The turbine assembly 128 includes a plurality of circumferentially spaced turbine blades 166 which are connected to the inside of a turbine shell 168. The turbine shell 168 is secured by rivets 170 or the like to a turbine hub member 172. The turbine hub member 172 is drivingly connected, as by a spline connection 174, to a rotatable input member or shaft 176 to which the gear assembly 500 of the transmission 100 is drivingly engaged. A turbine hub seal 178 is disposed between the inside of the turbine hub member 172 and the input shaft 176 to prevent entry of fluid therebetween. A cover bushing 180 having grooves (not shown) for fluid flow therethrough supports the turbine hub member 172 in a cavity 182 of the front cover member 116. A thrust plate or washer 184 having grooves (not shown) for fluid flow therethrough is disposed between the turbine hub member 172 and the front cover member 116. An annular stepped member 185 having grooves (not shown) for fluid flow therethrough is disposed between the turbine hub member 172 and stator plate 152, as well as the over-running clutch race 160.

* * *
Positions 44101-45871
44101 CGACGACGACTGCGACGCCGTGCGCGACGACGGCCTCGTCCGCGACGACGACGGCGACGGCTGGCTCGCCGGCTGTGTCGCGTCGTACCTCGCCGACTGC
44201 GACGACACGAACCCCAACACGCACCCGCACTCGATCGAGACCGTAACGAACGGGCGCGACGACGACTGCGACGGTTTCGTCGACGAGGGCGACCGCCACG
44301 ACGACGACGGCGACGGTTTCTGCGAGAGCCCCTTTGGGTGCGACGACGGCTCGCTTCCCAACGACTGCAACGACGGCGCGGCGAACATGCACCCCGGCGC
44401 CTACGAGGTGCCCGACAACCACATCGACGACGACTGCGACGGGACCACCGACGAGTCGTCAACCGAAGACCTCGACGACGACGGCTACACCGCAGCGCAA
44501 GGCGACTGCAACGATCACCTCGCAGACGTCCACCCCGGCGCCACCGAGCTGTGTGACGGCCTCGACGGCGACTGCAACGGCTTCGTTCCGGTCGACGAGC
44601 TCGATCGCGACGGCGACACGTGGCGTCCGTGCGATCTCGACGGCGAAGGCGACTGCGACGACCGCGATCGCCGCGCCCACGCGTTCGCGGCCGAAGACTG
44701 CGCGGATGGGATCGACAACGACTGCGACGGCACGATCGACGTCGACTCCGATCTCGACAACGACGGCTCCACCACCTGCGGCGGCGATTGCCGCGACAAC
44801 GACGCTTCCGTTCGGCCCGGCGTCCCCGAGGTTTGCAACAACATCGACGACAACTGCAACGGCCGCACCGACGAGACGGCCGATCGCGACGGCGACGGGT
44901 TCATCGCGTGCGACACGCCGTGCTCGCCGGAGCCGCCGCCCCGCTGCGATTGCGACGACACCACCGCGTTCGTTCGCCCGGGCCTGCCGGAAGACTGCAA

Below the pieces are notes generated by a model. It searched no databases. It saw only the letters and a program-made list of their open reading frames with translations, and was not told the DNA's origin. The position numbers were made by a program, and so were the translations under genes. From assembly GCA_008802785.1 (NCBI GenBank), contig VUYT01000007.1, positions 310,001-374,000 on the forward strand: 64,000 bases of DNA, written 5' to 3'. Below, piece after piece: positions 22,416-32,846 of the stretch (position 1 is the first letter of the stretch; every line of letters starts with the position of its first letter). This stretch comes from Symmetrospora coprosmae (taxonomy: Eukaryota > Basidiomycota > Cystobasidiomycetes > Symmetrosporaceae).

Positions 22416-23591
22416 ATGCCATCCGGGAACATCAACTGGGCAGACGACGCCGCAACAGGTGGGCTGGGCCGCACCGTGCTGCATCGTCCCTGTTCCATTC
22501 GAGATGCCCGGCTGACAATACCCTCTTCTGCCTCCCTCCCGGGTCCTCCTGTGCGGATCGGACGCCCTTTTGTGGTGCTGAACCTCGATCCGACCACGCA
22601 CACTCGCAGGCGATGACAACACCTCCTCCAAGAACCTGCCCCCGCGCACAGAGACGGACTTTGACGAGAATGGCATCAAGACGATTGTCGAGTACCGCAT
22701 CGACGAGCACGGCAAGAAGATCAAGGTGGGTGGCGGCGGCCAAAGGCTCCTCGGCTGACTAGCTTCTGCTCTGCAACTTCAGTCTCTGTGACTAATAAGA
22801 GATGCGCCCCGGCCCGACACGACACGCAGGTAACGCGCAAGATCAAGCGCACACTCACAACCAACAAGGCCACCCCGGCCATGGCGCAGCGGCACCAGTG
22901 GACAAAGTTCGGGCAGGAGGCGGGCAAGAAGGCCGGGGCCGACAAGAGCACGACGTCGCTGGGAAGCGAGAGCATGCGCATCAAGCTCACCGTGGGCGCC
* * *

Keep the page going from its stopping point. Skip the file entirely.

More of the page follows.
The torque converter 110 also includes a lock-up clutch assembly, generally indicated at 186, to prevent slip between the rotating crankshaft 114 of the engine and the turbine assembly 128 of the torque converter 110. The lock-up clutch assembly 186 includes an annular piston member 188 having an inner flange portion 190 disposed about the turbine hub member 172 of the turbine assembly 128. The piston member 188 has a plurality of circumferentially spaced inverted U-shaped outer flange portions 192 which are forced to engage corresponding slots 194 in a drive ring 196 that is welded to the turbine shell 168. The piston member 188 is slidingly and sealingly mounted for axial movement on the outer axial surface of the turbine hub member 172 through annular seal element 198. An annular disc-shaped frictional element or lock-up disc 199 is carried proximate the outer periphery of the front cover 116 for engagement with a cooperating portion of the piston member 188.

PUMP ASSEMBLY STRUCTURE